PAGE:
With the prospect of more cross-border assistance in the offing, experienced relief representatives say the UN should concentrate on expanding existing operations, as long as the fighting continues. Programs such as clinics, schools, and ``cash for food'' that enables destitute families to buy goods in local markets, could be increased without too much difficulty, they say.

Any new larger-scale operations, they say, will face a gantlet of logistical challenges: almost nonexistent electricity or telecommunications facilities outside of major Afghan towns; rugged terrain; roads that have been destroyed or made impassable because of land mines; conditions that force reliance on traditional means of transport such as pack animals.

Some of these aid officials express concern that too much money, without proper planning and monitoring, could encourage corruption among some Afghans. In addition, the UN will have to cope with a mosaic of local powerholders, ranging from guerrilla commanders to traditional village councils.

Given all these challenges, experienced relief agencies say that even if 60 percent to 80 percent of the aid reaches the people, the results are good. And, relief workers stress, assistance must be as fine-tuned as possible. ``Questions must be asked, and aid must be given in a way that the local bodies feel it is appropriate to their needs,'' says Douglas Saltmarsh, a British agriculturalist, who has traveled several times to Afghanistan to assess conditions.

Many say the UN has a definite role to play. But says Hedayet Amin Arsala, an Afghan economist, whatever is done in Afghanistan must take into account political realities as well as the kind of nation the people want in the future.

``Afghanistan has a new chance. But it is very important that we Afghans do things ourselves,'' the former World Bank official says.

``We won't accept doleouts,'' he says. ``Give us aid, but let us make our own decisions as to the kind of strategy that we wish to follow, and what is useful for us in the long term ... and for creating a stable political environment where our children, who have suffered so much, can breathe freely once again.''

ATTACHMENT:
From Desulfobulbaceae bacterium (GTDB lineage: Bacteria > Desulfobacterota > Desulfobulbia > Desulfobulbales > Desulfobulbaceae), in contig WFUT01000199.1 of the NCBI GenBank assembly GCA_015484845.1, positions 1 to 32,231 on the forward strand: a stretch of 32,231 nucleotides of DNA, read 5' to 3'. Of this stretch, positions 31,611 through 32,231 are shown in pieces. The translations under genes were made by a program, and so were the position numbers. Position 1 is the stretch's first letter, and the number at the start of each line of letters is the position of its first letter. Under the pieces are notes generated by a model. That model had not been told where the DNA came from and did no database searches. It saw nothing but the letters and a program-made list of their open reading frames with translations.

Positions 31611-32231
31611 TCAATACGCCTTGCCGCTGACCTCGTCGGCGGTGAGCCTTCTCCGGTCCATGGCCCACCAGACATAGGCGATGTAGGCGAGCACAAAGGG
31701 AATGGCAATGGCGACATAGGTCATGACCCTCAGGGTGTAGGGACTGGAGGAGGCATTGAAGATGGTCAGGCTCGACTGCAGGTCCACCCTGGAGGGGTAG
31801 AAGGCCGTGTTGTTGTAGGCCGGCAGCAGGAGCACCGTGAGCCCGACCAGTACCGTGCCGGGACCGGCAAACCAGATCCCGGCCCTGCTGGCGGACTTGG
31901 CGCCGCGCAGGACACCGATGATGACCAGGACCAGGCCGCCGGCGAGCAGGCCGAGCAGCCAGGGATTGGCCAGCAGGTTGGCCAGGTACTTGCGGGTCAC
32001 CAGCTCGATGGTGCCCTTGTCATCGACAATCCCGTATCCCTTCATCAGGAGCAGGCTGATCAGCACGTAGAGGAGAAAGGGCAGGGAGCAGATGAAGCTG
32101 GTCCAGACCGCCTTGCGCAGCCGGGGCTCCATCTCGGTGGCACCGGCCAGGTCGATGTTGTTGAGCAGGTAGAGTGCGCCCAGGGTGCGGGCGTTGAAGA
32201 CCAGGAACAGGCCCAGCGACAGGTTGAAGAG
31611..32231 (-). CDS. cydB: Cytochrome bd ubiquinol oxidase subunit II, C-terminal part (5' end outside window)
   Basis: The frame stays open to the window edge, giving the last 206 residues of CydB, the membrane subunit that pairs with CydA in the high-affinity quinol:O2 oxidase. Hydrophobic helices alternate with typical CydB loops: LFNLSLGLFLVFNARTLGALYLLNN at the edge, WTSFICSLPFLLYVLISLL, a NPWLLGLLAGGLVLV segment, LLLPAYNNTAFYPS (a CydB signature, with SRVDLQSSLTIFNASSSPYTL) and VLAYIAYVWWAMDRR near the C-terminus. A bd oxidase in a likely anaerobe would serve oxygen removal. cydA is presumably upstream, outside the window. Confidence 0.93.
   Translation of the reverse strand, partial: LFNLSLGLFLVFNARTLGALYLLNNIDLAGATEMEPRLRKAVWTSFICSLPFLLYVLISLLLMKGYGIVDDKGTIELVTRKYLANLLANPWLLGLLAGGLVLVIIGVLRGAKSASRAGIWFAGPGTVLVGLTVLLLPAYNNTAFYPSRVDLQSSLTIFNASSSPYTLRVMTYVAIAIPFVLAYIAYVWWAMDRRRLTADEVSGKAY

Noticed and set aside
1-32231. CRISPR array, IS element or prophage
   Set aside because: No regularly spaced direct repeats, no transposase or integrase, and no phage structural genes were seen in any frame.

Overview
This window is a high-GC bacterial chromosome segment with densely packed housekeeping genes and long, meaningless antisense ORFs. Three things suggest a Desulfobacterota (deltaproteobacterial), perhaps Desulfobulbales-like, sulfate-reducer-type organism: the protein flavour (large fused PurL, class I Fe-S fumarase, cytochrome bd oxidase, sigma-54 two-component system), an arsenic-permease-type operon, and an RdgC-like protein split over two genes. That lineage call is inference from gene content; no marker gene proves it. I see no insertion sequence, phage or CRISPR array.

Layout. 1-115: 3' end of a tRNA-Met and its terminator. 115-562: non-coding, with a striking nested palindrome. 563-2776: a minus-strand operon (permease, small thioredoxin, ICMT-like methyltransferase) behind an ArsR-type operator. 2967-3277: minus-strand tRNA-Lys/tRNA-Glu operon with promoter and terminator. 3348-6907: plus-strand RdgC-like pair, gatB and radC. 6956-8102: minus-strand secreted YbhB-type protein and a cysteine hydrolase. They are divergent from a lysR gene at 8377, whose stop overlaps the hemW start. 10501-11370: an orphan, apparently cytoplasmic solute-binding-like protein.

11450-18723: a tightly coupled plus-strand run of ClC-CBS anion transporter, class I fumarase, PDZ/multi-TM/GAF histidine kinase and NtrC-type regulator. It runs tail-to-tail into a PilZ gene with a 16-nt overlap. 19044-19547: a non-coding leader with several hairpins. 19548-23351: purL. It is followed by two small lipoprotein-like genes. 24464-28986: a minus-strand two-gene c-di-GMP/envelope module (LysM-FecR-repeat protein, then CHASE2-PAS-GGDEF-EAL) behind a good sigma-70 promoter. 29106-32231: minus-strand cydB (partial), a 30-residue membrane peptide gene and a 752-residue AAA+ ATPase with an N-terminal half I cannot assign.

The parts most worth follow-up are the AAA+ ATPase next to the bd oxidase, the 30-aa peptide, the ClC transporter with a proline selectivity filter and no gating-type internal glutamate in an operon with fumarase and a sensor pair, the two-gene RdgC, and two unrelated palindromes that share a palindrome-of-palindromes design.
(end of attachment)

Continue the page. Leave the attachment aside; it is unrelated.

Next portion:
Third of four parts. Next: The lost generation.

Cross-border aid: a risky undertaking

The handful of agencies in the forefront of cross-border assistance to Afghans were mainly French. From 1980 onward, several medical and other groups began operating clandestinely from Pakistan.

``At the time, we had no proper base,'' recalls Juliette Fournot, of Medecins Sans Fronti`eres. ``We were trying to have a very low profile in Pakistan. We were sneaking across the border, organizing hospitals in remote areas.'' Some patients were war injured; most needed basic health care.

Cross-border aid was, and still is, exceedingly dangerous work. Soviet forces deliberately bombed hospitals, ambushed relief caravans, and placed bounties on foreign-aid workers. In 1983, Soviet troops captured a French doctor. At least two Western aid workers are known to have died: a Frenchman, allegedly murdered in 1985 by a fundamentalist Afghan guerrilla group, and a Norwegian, a mother of two, after driving over a land mine this year.

Examples of extraordinary courage abound. In 1982, this correspondent encountered French doctors Laurence Laumonier and Capucine de Bretagne hiding out, exhausted, in a cave during a Soviet-Afghan government offensive in the Panjshair Valley. The Soviets had repeatedly bombed their hospital, which they had to move three times in three days. The two women finally escaped to Pakistan, trekking day and night to avoid capture.